The abuse of these tactics has…show more content… Orwell goes on to mention language in politics and how it is a “mass of lies” (p.786). He establishes that his concern with the language in politics is most alarming to him and states “This mixture of vagueness and sheer incompetence is the most marked characteristic of modern English prose, and especially of any kind of political writing” (p.779). Personalized Up you and me we got this A trend that is noticed throughout his piece is the social conditions and how it can affect ones language. Our surroundings, if negative, will have an effect on the way language is used. Orwell?s ideas have been seen before, but he is considered to have presented them in one of the best ways that is still influential today. The decay of society as portrayed in George Orwell ‘s 1984 is due to the inaccuracy of language and the connection of language and thought, which is suggested by Orwell ‘s essay ?Politics and the English Language.? He makes the case that it becomes ugly and inaccurate because out thoughts are foolish, but the slovenliness of our language makes it easier for us to have foolish thoughts (p.788). His logical explanation centers on the five passages that were presented in the beginning of his piece, and he continues to reflect upon it throughout with the most significant issue being the author’s lack of meaning.

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His logical argument seems to be his strongest point. It is apparent that Orwell’s pathos argument is not as strong as his logos argument. However, he does use stories and testimonials to support his case. For instance, he gives an example from the book of Ecclesiastes and translates a passage of good English into modern English of the worst sort (p. 783). We see here the type of English that Orwell has an issue with. Personalized Up you and me we got this  The effect of modern day English leads Orwell to believe that is piece Relationship between thought and language is not something you consider or contemplate in your everyday life. Nevertheless, the answer to this seemingly useless philosophical question might spell the difference between totalitarian control of our minds achieved through manipulation of language and a world of freedom, where human ideas cannot be subjected to blatant perversions as they resonate through intelligent minds, bound only by the power of our imagination. This dilemma has captivated my attention ever since I read Orwell’s “1984” as well as his “Politics and English Language.”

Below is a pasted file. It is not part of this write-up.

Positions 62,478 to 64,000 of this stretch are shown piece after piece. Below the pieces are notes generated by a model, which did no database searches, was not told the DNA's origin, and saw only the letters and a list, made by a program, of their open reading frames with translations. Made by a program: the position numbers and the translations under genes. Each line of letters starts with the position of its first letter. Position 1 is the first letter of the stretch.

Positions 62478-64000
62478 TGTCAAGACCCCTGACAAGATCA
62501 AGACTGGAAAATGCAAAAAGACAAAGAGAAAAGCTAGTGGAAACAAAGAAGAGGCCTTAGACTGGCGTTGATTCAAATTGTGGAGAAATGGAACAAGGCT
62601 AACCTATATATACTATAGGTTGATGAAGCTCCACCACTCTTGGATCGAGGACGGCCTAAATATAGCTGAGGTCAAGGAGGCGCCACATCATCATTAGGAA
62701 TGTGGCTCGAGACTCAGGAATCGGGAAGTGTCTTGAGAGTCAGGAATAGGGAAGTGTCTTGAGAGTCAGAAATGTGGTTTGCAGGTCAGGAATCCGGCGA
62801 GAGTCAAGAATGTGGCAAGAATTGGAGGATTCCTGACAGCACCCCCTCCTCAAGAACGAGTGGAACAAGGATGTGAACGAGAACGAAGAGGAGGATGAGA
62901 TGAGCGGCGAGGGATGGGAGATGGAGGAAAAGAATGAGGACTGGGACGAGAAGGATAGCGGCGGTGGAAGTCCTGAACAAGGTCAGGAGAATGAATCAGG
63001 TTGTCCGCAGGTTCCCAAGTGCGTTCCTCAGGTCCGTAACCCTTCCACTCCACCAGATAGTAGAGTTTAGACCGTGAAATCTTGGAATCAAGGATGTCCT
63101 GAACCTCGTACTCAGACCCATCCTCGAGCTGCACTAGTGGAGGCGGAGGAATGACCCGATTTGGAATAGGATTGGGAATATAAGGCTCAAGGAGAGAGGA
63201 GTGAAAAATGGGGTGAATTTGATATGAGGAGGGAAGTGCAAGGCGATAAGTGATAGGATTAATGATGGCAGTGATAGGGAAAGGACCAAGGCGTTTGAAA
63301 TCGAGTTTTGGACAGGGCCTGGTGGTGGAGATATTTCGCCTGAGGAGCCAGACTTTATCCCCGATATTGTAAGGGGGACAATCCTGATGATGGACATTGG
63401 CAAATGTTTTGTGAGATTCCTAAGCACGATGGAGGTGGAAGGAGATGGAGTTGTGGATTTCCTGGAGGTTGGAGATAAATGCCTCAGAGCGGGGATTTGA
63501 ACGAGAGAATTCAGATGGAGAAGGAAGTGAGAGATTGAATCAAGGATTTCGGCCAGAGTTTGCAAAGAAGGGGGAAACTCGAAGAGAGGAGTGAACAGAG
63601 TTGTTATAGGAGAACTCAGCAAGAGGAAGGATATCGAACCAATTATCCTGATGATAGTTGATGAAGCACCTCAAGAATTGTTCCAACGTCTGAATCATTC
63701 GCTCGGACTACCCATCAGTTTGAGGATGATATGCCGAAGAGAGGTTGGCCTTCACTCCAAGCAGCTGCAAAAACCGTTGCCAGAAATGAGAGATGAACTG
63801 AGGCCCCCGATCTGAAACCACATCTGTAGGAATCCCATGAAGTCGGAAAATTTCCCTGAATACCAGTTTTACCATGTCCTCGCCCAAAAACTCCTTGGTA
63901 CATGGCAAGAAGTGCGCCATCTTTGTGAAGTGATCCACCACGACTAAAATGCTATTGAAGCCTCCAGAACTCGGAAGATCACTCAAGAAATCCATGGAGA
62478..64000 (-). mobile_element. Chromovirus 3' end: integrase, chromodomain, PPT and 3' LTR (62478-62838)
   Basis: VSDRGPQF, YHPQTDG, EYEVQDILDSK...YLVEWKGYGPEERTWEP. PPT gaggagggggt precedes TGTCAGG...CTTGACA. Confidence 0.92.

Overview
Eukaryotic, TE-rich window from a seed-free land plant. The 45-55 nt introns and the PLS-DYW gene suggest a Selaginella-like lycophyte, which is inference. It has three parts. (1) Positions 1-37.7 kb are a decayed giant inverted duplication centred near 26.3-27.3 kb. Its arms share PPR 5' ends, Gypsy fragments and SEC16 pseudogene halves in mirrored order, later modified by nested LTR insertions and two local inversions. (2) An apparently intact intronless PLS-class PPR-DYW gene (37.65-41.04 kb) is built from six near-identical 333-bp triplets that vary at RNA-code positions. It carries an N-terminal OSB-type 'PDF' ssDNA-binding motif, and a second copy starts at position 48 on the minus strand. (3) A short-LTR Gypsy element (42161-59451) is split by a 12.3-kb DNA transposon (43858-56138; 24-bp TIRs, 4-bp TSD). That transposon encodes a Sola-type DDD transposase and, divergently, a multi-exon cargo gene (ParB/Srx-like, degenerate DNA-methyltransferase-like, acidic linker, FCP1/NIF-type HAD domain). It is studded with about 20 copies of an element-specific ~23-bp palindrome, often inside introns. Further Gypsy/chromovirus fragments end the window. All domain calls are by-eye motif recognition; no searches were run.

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In both pieces, Orwell implies a direct correlation between the two notions and paints a horrifying picture of disastrous consequences that a language manipulation can usher in. Orwell’s claim that “if thought corrupts language, language can also corrupt thought” clashed with my own perception of those concepts somewhere deep on a subconscious level. “Language could not possibly alter a thought,” I thought, “How could it? After all, language merely describes my thoughts, whereas thoughts are generally spontaneous ideas, sounds, pictures that flash though my mind’s eye, sometimes so fast, that I fail to grasp them before they fleet away.” Even though in his article Orwell was referring specifically to bad practices that are common in the use of language, the question persisted. Can a language influence thinking in the same manner as thinking influences the words being uttered or does it have. Two of George Orwell?s best known works are ?Politics and the English Language? Personalized Up you and me we got this  and 1984. In ?Politics and the English Language,? he points out many of the issues with the modern writings of his time, which are still problems today. Nineteen Eighty-Four focuses on the push of totalitarian rule by the government.

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